Mr. Valentine’s Day at the Office

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By: Center For Worklife - Expert Reviewer

Mr. Valentine’s Day at the Office

February fourteenth brings with it talk of relationships, old and new.   Lovers everywhere are reminded to show appreciation for each other through various methods of expression. With the holiday, it is not uncommon for individuals to evaluate the strength of their relationship.  Although, one isolated circumstance can’t speak volumes about a relationship, every instance is an opportunity for growth isn’t it?   Of course we aren’t only talking about romantic commitments here; this could be family relationships, relatives, classmates, and definitely coworkers or employment relationships. We call these relationships Best Ally/teammate or BAT’s.  Here, we’re talking about the dynamics of a new employee’s transition to their new job, or a rekindling of an ongoing employee contract. Although, the psychological comparisons between that of people wading into a committed relationship and that of a new employee do not seem linked,  upon examination, our research regarding Perceptions of Equity has shown that there are a lot more commonalities than one would think (Farnaz Namin-Hedayati, Center for Work Life, 2003).

Like the mindset of an individual who is moving past the various stages in a romantic relationship, an employee faces similar thoughts. While both aim to enjoy the novelty, they are also having typical reservations and doubts about the possibilities of long term commitments. So when in doubt, what is a person to do?  The trick in both scenarios is to not let the insecurities override the potential. Just as the most important factors with a blossoming love interest are self awareness, self regulation, motivation, relationship management, and social awareness, the same rules apply with BATs.

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Table of Contents

Best Ally/Teammates Tips:

  1. During challenging times, remember why you were first motivated to join this team and company. There was a spark in that company that made you work hard to earn the position in the first place.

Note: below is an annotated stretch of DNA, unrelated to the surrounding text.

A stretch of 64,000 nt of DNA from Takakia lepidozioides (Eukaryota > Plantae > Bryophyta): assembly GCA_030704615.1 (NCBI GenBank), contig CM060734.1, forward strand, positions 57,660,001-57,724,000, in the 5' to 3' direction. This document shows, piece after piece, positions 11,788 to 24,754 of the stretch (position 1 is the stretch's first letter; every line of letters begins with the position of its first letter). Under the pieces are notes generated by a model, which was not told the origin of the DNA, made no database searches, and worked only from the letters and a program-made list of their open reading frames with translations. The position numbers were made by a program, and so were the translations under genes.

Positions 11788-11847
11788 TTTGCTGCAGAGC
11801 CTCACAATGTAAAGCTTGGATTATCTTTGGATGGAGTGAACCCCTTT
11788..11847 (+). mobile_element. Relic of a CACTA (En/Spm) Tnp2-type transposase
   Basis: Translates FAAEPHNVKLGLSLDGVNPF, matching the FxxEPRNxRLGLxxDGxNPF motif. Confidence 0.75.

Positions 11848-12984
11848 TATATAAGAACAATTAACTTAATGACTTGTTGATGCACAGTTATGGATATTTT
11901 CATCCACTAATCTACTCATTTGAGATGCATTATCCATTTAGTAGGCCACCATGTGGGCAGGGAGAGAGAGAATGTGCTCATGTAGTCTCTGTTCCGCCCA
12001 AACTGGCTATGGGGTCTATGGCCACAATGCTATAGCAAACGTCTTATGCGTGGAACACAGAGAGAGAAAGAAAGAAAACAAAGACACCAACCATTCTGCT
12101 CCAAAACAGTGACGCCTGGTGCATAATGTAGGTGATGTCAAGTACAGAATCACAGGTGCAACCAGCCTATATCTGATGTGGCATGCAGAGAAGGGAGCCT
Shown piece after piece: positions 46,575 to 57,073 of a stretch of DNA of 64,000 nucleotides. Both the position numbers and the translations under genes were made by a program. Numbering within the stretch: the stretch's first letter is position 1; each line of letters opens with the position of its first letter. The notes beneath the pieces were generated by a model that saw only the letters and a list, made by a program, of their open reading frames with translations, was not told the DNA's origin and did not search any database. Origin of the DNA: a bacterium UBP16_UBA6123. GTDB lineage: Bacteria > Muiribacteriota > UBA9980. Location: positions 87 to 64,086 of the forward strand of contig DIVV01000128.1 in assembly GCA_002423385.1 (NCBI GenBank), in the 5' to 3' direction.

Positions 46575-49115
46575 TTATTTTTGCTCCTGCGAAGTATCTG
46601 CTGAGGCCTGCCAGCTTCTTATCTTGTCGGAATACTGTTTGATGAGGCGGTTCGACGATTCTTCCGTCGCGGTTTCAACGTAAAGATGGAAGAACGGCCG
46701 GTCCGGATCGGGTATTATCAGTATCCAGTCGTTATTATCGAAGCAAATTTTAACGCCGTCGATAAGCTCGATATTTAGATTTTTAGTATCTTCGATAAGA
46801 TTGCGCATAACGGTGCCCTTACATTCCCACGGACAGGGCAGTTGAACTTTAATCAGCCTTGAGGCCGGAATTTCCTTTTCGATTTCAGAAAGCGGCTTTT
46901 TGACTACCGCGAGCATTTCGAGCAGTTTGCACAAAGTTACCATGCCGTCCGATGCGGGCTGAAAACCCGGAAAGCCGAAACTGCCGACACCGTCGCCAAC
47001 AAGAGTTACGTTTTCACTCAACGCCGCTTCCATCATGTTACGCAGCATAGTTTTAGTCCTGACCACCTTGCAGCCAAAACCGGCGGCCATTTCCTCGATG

2. Even in the face of stress and conflict, focus on developing and inspiring others.  Doing this will always put you in a likable light.
  3. Think short-term, in terms of your actions, but long-term in terms of your goals.  Focusing only on long term accomplishments is likely to make you feel overwhelmed. “Rome wasn’t build in a day,” right? With dedication and patience, big accomplishments will be around the corner.
  4. While looking forward to the possibilities, don’t forget to be flexible with your vision of progress. Remember that key to balance is not to imagine what it should look like and instead look at what it does look like.   If you are not satisfied, leave (we can assist with your career planning) but if you stay, make it worth your while.
  5. Above all, remember that like every relationship, every job has its bumps and challenges. Thinking with our minds as well as our hearts is what gets us through the day.  Our work culture associates success with being aloof, but true success can’t be anything farther than the truth.   We are human beings, not human doers, so relationships are at our core.   People do work, but they leave a legacy because they are able to touch a heart.
So this Valentine’s Day if you’re wading into the waters of relationship limbo, stay committed to your truth and make waves either way.
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